As Congress loses sleep over what to do next, most sleep experts agree that a standard time—not jumping back and forth—is best for our health. Furthermore, a 2020 study showed a spike in fatal traffic accidents in the week after we changed the clocks.

For more information, read the article.

'Permanent Daylight Saving Time Will Hurt Our Health, Experts Say' by Sandee LaMotte

Sandee LaMotte writes the following for CNN Health:

The end of Daylight Saving Time is upon us again, an autumn tradition when the United States, Europe, most of Canada and a number of other countries move their clocks backwards an hour in a sort of Groundhog Day trust fall. We’ll move them forward (again) next spring when governments put daylight saving back in place. …

However, a growing number of sleep experts say the act of moving our clocks forward in the spring is ruining our health. Studies over the last 25 years have shown the one-hour change disrupts body rhythms tuned to Earth’s rotation, adding fuel to the debate over whether having Daylight Saving Time in any form is a good idea. …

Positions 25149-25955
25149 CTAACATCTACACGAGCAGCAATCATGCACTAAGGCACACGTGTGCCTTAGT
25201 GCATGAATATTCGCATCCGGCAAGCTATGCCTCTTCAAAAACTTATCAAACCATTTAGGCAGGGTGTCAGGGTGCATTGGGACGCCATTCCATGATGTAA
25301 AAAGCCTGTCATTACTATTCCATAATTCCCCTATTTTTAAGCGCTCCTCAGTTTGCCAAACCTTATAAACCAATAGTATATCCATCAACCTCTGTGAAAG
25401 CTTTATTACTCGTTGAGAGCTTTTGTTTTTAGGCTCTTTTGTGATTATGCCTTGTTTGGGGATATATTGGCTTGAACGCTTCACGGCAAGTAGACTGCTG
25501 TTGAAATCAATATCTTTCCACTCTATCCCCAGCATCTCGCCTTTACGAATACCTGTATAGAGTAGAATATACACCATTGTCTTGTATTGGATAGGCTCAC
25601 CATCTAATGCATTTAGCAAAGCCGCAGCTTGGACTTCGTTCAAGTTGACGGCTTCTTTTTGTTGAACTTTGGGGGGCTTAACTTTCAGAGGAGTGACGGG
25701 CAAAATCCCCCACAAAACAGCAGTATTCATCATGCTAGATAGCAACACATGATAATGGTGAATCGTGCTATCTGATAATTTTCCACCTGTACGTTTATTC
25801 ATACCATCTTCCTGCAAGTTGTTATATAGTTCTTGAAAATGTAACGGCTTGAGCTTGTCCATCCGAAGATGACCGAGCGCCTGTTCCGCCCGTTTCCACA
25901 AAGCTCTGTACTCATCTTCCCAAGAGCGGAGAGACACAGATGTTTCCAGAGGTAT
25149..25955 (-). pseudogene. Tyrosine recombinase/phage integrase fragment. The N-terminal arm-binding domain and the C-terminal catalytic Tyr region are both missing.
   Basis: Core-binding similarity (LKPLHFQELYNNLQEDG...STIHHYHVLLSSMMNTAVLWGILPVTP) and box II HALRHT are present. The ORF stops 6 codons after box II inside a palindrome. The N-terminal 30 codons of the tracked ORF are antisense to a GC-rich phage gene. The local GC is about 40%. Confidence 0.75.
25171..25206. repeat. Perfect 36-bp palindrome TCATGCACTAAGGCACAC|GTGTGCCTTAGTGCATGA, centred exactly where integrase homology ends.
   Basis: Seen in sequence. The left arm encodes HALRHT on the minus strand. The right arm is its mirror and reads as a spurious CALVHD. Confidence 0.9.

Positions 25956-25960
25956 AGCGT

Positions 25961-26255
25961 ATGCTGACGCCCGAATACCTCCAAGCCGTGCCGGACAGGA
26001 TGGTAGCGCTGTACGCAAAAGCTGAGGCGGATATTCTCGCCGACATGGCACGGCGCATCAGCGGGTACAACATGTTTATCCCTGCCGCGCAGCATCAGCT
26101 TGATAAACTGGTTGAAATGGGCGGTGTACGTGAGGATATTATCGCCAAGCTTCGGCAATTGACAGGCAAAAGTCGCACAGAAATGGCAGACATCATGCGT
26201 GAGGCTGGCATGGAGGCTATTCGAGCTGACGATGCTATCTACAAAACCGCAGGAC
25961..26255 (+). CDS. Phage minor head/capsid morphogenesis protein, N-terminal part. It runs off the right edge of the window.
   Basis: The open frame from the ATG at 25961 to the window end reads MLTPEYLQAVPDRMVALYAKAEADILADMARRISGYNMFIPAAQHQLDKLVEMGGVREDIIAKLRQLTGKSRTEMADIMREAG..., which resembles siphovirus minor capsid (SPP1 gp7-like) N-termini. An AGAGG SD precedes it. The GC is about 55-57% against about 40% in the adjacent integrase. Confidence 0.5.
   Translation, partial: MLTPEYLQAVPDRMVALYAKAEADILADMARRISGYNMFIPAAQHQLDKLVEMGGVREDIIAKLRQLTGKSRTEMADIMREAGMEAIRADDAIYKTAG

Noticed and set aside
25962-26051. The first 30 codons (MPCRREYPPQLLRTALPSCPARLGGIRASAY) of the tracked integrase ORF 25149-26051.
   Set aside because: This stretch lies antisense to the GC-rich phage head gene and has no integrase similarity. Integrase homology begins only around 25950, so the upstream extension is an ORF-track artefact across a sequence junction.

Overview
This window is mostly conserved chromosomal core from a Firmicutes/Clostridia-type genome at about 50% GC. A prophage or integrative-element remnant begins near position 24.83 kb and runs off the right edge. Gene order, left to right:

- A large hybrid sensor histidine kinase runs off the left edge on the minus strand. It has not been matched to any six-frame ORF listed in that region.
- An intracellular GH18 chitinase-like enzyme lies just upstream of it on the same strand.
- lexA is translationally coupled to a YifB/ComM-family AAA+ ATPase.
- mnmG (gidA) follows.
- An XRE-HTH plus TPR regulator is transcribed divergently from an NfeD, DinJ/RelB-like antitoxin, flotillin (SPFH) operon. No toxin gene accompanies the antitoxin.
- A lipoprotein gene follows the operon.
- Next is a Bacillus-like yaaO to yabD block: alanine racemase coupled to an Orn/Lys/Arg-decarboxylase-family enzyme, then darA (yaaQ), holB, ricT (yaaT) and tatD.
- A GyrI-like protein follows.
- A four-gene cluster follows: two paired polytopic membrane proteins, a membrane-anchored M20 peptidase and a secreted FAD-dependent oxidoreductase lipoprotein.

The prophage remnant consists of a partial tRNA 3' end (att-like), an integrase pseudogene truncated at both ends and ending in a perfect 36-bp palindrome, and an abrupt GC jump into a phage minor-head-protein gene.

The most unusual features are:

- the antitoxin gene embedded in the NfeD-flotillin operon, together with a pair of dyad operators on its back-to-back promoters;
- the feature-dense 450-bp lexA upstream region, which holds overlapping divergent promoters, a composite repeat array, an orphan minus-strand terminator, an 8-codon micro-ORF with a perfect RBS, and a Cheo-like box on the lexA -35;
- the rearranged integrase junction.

Standard time, which we enter when we move our clocks back in the fall, is much closer to the sun’s day and night cycle. … This cycle has set our circadian rhythm, or body clock, for centuries.

For more information, read the article.

EBSCO Information Services Creates Research Skill-Building Solution for Students

EBSCO Information Services launched Pathways to Research, a product suite of searchable, curated research summaries designed to help students build college-level research skills by learning how to conduct and synthesize research. The subject-specific Pathways to Research products bridge the gap between encyclopedic high school resources and journal-based college resources. The products offer links to thousands of scholarly articles in subjects not necessarily covered by textbooks. Each product focuses on 100 or more topics in a specific field and has exclusive, peer-reviewed summaries that are written by Ph.D.-level scholars and professors and link to citations and related articles. They also feature illustrations, photos, and charts.

New topics will be added and summaries will be updated continuously. The first three products released are Pathways to Research in Education (discussing diversity/multicultural education, early childhood education, literacy, multilingual learners, special education, and more), Pathways to Research in Business and Economics (addressing corporate social responsibility; equity, diversity, and inclusion; human resources; sales and marketing; supply chain management; and more), and Pathways to Research in Sustainability (covering agriculture, construction management, engineering, environmental policy, natural resources, public administration and planning, and more).

For more information, read the press release.